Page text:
Crystal structures of two homologous pathogenesis-related proteins from yellow lupine.Biesiadka, J., Bujacz, G., Sikorski, M.M., Jaskolski, M.
(2002) J.Mol.Biol. 319: 1223-1234
- PubMed: 12079359
- DOI: 10.1016/S0022-2836(02)00385-6
- Primary Citation of Related Structures:  1ICX
- Also Cited By: 1XDF, 2FLH, 2QIM, 3E85, 3IE5, 3US7, 4GY9, 4PSB, 4Q0K, 5I8F
- PubMed Abstract:
- Crystallization and Preliminary X-Ray Structure Determination of Lupinus Luteus Pr10 Protein
Biesiadka, J.,Sikorski, M.M.,Bujacz, G.,Jaskolski, M.
(1999) Acta Crystallogr.,Sect.D 55: 1925
- X-Ray and NMR Structure of Bet V 1, the Origin of Birch Pollen Allergy
Gajhede, M.,Osmark, P.,Poulsen, F.M.,Ipsen, H.,Larsen, J.N.,Joost Van Neerven, R.J.,Schou, C.,Lowenstein, H.,Spangfort, M.D.
(1996) Nat.Struct.Mol.Biol. 3: 1040
- Expression of Genes Encoding Pr10 Class Pathogenesis-Related Proteins is Inhibited in Yellow Lupine Root Nodules
Sikorski, M.M.,Biesiadka, J.,Kasperska, A.E.,Kopcinska, J.,Lotocka, B.,Golinowski, W.,Legocki, A.B.
(1999) Plant Sci. 149: 125
Pathogenesis-related class 10 (PR10) proteins are restricted to the plant kingdom where they are coded by multigene families and occur at high levels. In spite of their abundance, their physiological role is obscure although members of a distantly re ...
Pathogenesis-related class 10 (PR10) proteins are restricted to the plant kingdom where they are coded by multigene families and occur at high levels. In spite of their abundance, their physiological role is obscure although members of a distantly related subclass (cytokinin-specific binding proteins) are known to bind plant hormones. PR10 proteins are of special significance in legume plants where their expression patterns are related to infection by the symbiotic, nitrogen-fixing bacteria. Here we present the first crystal structures of classic PR10 proteins representing two homologues from one subclass in yellow lupine. The general fold is similar and, as in a birch pollen allergen, consists of a seven-stranded beta-sheet wrapped around a long C-terminal helix. The mouth of a large pocket formed between the beta-sheet and the helix seems a likely site for ligand binding. The shape of the pocket varies because, in variance with the rigid beta-sheet, the helix shows unusual conformational variability consisting in bending, disorder, and axial shifting. A surface loop, proximal to the entrance to the internal cavity, shows an unusual structural conservation and rigidity in contrast to the high glycine content in its sequence. The loop is different from the so-called glycine-rich P-loops that bind phosphate groups of nucleotides, but it is very likely that it does play a role in ligand binding in PR10 proteins.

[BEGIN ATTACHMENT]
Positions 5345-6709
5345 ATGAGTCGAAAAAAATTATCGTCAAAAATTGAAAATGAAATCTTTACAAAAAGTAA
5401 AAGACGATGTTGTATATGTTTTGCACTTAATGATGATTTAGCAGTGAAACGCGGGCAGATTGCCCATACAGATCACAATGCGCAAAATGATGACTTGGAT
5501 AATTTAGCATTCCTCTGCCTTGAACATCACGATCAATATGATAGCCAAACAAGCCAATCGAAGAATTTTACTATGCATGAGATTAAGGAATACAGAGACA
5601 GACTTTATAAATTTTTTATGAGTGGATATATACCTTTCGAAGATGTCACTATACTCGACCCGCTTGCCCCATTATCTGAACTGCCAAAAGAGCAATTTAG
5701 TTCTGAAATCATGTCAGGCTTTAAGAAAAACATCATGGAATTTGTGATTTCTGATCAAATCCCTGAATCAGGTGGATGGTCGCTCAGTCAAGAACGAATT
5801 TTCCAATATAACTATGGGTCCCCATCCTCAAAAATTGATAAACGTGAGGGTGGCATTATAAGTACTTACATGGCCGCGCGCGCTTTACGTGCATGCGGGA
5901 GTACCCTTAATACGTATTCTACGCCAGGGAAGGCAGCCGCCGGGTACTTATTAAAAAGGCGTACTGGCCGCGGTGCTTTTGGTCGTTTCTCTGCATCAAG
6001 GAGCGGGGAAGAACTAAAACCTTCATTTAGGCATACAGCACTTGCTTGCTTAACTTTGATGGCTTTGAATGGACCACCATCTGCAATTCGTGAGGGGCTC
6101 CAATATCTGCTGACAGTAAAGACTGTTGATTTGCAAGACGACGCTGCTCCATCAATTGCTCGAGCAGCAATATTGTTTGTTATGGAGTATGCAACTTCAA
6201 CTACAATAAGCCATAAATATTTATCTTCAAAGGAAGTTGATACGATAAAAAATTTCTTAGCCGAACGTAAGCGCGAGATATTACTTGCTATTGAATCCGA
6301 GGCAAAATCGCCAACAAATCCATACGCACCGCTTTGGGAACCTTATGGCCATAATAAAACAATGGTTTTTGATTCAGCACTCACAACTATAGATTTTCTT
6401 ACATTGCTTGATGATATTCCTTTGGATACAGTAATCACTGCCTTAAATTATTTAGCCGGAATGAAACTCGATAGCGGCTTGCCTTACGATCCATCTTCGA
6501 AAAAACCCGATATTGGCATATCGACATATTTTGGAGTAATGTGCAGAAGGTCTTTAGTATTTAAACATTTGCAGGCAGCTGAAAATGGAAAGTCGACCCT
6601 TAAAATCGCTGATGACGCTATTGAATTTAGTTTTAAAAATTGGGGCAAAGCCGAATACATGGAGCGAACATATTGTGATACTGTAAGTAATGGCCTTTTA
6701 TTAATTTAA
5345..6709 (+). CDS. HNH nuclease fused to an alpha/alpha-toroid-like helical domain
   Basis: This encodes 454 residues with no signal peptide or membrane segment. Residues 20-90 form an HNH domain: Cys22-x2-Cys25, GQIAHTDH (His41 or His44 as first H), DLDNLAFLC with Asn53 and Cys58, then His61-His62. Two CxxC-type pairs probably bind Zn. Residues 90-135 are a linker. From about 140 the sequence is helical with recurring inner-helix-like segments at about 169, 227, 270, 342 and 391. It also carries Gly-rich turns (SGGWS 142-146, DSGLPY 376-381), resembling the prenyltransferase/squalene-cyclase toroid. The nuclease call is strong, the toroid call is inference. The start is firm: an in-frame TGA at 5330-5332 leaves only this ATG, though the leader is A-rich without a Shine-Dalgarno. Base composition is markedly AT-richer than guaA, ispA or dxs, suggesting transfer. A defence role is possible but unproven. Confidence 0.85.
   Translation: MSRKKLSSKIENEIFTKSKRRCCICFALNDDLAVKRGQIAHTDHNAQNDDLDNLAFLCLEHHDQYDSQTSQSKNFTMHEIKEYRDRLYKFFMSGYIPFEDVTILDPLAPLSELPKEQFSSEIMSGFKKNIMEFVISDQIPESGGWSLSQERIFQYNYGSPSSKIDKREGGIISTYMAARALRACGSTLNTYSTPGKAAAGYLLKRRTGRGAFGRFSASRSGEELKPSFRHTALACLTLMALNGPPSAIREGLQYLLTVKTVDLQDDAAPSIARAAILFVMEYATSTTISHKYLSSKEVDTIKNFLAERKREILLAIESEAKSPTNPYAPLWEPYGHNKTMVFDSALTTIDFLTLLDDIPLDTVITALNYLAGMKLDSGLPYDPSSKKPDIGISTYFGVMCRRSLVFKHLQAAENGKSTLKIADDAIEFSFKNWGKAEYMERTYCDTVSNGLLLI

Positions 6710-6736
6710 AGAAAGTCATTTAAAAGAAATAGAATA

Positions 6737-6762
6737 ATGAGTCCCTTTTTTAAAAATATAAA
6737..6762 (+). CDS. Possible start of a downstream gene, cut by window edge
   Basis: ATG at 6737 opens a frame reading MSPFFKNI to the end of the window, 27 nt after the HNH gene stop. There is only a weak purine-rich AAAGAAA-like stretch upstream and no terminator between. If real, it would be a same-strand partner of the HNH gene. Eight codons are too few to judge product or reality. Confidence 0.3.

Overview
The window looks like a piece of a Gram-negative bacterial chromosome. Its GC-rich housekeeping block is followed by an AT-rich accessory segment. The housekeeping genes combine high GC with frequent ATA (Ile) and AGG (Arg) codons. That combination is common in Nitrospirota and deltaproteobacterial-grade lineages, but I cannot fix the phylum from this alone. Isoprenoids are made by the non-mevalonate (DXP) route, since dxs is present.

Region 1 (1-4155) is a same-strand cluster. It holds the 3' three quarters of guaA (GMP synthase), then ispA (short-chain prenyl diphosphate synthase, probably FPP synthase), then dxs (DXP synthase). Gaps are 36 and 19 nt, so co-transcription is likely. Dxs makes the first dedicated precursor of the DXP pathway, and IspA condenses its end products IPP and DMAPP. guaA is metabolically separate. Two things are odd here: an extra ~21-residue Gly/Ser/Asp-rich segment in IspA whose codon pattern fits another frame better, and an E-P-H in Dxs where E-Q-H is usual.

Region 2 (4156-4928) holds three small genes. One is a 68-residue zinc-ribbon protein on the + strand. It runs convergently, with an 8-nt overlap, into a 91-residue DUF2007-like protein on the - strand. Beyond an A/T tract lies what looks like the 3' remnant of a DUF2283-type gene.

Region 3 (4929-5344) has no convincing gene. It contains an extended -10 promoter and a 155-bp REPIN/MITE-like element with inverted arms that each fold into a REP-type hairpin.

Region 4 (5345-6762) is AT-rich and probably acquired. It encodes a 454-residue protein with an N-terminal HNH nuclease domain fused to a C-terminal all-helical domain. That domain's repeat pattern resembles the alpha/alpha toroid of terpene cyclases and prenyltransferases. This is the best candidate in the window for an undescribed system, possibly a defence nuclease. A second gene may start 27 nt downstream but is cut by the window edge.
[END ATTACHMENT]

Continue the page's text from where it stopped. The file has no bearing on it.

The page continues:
Institute of Bioorganic Chemistry, Polish Academy of Sciences, 61-704 Poznan, Poland.